Texas Public Radio Classical Music blog and other stories.

If there's one piece by Chopin that can truly be called "trippy," it's the Mazurka in A minor, Op. 17, No. 4 – especially in this spellbinding performance by pianist Pavel Kolesnikov. The young Russian has just released a new album of Chopin's Mazurkas, arranged not chronologically but by mood and texture, flowing like a mixtape.

Talk to nearly any classical music critic about heroes of the trade and one name usually comes up: Virgil Thomson. Anthony Tommasini of the New York Times advises: "Every practicing and aspiring critic today should read Thomson's exhilarating writings."

Just reading about the Japanese film Nagasaki: Memories Of My Son is enough to get you choked up. Directed last year by 84-year-old legend Yoji Yamada, it stars longtime actor Sayuri Yoshinaga as a mother whose son dies in the 1945 bombing of Nagasaki and visits her as a ghost until she herself passes on. It's a heavy, heartbreaking tale, for which veteran composer Ryuichi Sakamoto was tasked with creating appropriately poignant music. Making things even heavier, this would be Sakomoto's first score since recovering from throat cancer last year.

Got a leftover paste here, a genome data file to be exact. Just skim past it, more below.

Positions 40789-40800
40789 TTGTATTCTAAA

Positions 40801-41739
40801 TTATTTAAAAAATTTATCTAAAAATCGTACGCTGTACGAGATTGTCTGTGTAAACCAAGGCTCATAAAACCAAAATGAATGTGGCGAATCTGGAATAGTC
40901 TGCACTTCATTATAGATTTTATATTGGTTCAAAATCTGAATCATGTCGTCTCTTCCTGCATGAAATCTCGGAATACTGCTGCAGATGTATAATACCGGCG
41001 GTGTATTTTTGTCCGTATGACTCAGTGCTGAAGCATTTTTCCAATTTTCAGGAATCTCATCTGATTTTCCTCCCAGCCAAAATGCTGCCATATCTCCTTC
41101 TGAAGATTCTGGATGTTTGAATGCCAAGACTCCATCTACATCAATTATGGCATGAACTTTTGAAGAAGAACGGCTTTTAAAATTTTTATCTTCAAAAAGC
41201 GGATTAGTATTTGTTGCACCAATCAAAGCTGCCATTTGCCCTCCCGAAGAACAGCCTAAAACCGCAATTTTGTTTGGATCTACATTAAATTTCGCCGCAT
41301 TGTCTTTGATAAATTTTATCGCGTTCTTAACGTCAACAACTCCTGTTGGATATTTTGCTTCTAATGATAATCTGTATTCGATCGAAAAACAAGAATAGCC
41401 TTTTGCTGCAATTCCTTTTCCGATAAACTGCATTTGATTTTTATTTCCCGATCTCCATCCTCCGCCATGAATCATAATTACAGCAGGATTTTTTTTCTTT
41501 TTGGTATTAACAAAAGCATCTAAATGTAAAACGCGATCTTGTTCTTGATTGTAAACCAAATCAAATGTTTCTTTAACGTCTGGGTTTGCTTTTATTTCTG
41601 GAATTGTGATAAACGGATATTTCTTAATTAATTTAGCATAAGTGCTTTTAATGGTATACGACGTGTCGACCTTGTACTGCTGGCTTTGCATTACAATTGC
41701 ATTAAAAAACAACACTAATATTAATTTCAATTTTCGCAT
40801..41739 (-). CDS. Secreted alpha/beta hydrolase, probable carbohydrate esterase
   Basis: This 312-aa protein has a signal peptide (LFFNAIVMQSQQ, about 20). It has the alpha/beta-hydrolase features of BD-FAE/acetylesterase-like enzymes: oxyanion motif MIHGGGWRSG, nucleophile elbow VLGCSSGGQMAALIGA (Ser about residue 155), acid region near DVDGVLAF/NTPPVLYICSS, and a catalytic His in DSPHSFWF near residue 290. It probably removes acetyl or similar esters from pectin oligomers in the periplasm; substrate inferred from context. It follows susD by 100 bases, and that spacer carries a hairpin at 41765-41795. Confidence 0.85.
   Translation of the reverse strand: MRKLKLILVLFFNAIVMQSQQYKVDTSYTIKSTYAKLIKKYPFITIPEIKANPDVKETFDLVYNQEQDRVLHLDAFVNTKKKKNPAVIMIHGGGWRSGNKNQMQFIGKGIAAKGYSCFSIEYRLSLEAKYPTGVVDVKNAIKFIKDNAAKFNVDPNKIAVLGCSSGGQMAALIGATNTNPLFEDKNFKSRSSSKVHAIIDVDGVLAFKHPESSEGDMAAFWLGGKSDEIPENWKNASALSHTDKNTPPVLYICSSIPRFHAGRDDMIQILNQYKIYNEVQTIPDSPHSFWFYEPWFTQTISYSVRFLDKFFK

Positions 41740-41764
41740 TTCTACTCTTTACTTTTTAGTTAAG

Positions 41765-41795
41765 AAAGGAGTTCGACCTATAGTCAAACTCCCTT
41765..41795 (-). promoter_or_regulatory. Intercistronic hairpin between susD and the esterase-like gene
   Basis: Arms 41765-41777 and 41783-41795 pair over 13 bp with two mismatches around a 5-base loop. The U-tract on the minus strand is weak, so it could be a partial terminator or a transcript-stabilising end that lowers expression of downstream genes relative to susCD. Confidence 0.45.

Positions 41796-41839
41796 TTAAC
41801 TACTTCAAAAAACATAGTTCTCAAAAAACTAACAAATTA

When you think of an orchestra, you're probably picturing refined woodwoods, brass, and strings. But one ensemble I recently met is made up mostly of kids who play instruments made out of literal trash. This is the Recycled Orchestra from Cateura, Paraguay, and their group is the subject of a new documentary film.

San Antonio Mastersingers

San Antonio performing arts organizations are beginning their fall seasons. I spoke with the Symphony's Sebastian Lang-Lessing who said the San Antonio Symphony is starting out the season with a bang.

"The season starts with a very big bang with Carmina Burana by Carl Orff," he says.